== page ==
this important University initiative.
Yours sincerely,
David W. Strangway
President
Report of the Faculty Association
Steering Committee on Employment
Equity (March 17, 1988)
Reviewing these documents, the
subcommittee addressed their potential to
disadvantage designated employment-
equity groups in four ways:
recruitment and hiring practices
performance evaluations for both
faculty and staff
the composition of personnel committees
the conditions on leaves of absence
In the area of performance evaluations, the subcommittee noted the progress of the Faculty of Commerce and Business Administration. Their internal document acknowledges unconventional career
progress with the statement: "neither
chronological age, nor length of service at
UBC, nor time in rank, nor time since the
receipt of degrees will be considered relevant to [personnel] decisions." Such statements may facilitate the accommodation
of different career paths, which reflect the
experiences of many female and minority
persons. For example, women may return
to graduate school after childbearing or
immigrants may do so following a move to
Canada.
Another subcommittee (A. Anderson, B. Kadey, G. McLaughlin, L. Nicol)
reviewed the following documents relating
to union and non-union positions:
Collective Agreement for CUPE 116
Collective Agreement for CUPE 2950
Collective Agreement for CUPE 2278
plus Amendment for Non-credit Sessional Instructors
Collective Agreement for IUOE
Guidelines for Personnel Administration
Non-union Technicians' Handbook
In reviewing these documents, the
subcommittee concluded that the designated employment-equity groups may
experience discrimination from three
sources:
differing policies on professional or
educational development
lack of benefits for part-time and
short-term work
setting of minimum qualifications
The subcommittee noted positively
that the CUPE 2950 collective agreement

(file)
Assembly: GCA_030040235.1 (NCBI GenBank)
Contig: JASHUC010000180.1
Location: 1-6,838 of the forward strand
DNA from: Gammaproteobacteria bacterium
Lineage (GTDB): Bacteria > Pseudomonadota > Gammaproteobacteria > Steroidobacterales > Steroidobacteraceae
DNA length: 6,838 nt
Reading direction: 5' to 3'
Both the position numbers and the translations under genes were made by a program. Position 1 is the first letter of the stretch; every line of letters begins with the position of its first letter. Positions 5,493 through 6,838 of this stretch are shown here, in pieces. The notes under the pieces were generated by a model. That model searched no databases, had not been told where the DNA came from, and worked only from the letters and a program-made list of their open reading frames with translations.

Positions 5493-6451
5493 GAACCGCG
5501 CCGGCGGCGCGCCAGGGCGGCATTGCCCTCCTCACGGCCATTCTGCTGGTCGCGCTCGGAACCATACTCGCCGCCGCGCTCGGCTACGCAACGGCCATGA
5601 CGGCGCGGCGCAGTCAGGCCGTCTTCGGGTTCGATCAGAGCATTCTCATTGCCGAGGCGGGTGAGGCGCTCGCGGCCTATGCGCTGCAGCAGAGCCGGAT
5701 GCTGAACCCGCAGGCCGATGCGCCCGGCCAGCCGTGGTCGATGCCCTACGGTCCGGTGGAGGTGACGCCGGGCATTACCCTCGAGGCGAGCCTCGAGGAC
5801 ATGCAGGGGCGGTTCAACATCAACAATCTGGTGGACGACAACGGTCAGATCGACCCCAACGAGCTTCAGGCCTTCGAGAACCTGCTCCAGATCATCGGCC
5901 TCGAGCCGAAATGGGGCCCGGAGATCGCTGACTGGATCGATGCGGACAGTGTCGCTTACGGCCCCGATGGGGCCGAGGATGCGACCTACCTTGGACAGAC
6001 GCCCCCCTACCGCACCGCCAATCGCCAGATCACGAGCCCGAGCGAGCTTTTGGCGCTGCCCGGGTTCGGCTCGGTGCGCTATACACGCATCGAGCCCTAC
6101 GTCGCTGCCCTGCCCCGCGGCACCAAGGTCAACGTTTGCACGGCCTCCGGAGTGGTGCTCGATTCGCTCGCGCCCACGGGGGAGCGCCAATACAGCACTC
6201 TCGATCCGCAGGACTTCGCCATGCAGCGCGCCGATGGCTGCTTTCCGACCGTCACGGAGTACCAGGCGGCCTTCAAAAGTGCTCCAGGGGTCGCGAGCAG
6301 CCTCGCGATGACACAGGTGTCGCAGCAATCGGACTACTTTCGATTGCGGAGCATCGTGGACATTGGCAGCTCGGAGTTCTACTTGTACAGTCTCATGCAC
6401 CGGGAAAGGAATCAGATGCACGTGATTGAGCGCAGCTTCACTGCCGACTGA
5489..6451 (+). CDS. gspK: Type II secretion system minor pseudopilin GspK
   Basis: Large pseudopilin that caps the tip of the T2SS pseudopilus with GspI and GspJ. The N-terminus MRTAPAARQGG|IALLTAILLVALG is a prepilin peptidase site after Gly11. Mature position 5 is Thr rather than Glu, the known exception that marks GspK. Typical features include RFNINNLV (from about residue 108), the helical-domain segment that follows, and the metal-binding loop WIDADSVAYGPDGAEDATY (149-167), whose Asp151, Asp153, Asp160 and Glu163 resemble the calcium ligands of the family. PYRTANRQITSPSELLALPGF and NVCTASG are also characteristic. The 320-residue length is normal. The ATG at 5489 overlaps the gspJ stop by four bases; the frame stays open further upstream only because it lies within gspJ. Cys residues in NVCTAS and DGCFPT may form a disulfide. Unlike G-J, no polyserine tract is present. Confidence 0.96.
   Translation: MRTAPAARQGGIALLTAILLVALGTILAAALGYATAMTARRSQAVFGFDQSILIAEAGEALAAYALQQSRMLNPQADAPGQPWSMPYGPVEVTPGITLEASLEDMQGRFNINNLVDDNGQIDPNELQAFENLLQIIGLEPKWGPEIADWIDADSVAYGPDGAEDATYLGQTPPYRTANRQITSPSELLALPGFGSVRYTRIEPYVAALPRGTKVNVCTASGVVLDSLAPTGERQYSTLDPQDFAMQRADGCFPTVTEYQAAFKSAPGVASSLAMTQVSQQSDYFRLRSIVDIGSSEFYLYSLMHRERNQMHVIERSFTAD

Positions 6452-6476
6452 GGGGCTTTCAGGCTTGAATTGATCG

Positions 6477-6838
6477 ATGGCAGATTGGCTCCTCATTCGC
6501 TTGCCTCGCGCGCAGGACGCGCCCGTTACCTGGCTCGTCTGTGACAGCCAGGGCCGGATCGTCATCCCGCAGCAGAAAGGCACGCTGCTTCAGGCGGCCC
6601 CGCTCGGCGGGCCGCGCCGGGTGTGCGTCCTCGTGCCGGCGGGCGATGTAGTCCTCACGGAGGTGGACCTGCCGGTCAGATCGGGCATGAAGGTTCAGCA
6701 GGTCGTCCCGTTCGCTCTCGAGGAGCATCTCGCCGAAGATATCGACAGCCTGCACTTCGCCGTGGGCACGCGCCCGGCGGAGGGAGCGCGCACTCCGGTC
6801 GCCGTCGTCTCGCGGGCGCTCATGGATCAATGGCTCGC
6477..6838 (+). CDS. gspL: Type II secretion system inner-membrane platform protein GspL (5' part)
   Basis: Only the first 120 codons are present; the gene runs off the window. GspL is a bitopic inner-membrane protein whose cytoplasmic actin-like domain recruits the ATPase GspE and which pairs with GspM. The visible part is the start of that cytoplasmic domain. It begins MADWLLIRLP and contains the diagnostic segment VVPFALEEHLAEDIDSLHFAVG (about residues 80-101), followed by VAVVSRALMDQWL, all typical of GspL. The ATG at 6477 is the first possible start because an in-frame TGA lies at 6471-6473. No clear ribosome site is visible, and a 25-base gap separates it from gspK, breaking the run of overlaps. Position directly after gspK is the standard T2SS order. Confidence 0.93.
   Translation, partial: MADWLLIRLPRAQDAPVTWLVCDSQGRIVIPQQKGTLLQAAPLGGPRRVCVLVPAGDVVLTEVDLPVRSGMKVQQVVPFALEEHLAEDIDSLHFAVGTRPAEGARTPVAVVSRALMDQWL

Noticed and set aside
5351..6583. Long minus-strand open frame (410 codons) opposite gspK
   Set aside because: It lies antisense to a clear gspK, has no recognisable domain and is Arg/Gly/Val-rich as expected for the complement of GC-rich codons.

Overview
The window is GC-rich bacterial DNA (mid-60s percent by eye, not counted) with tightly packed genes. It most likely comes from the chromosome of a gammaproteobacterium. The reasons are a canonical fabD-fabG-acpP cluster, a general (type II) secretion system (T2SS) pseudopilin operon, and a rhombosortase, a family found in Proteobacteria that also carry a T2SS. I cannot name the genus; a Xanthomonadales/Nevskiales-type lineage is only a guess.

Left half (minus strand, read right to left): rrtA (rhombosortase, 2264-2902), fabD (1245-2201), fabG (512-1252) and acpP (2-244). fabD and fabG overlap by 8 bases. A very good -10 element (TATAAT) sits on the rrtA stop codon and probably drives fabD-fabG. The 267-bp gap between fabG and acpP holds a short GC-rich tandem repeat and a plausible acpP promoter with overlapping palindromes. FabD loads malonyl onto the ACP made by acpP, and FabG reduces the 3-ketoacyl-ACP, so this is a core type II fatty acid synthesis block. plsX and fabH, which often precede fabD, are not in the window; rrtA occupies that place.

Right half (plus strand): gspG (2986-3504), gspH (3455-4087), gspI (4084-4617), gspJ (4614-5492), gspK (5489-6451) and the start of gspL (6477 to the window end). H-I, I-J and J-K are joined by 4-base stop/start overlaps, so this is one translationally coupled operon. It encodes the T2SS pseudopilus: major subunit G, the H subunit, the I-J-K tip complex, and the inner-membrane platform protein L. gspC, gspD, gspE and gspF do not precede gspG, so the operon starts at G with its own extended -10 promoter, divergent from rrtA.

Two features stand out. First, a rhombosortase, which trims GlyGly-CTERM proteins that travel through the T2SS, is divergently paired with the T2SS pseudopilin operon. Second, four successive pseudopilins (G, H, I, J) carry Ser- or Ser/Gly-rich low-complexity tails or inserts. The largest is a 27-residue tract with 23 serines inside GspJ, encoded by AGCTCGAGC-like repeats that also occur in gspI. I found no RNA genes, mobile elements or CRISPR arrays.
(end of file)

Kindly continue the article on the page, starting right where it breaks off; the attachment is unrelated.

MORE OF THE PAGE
uses terminology that is inclusive of sex
and race, includes sexual orientation in its
section on discrimination, and allows leave
for adoptive parents. The Amendment to
the CUPE 2278 collective agreement also
includes adoptive parents in its section on
maternity leave.
A third subcommittee (A. Anderson, W. Hunter, V. Kirkness, L. Nicol) reviewed the following documents relating
to clerical and secretarial positions:
Application for Employment and Internal Application Form
Clerical Skills Inventory
Guidelines for Personnel Administration
Office Skills Tests for clerks and secretaries
Office Skills Tests Administrator's
Manual
Wonderlic Personnel Test for clerks
and secretaries
Wonderlic Personnel Test Manual
This subcommittee noted the potential disadvantage to employment-equity group members of recruitment practices and the use of skills tests for clerical
and secretarial selection. On a positive
note, the subcommittee recognized the
Job Evaluation and Classification Project
currently undertaken by Personnel Serv
ices as an important step in ensuring that
job postings match job descriptions and
are based on actual job duties. As well,
this project will create structures to ensure
a match between salaries and actual job
duties.
In addition to the documents reviewed by the subcommittees, I reviewed
three other sets of materials. The first set
of these documents was drawn together
by Associate Vice-President for Faculty
Relations, J. C. Dybikowski, who requested
that all deans, heads, and directors of faculties, departments, and schools send him
copies of written procedures relating to
appointment, reappointment, tenure, and
promotion. Of eighty-three responses,
sixty-eight departments replied that they
had no written procedures. Fifteen departments submitted internal personnel
documents. In addition to the documents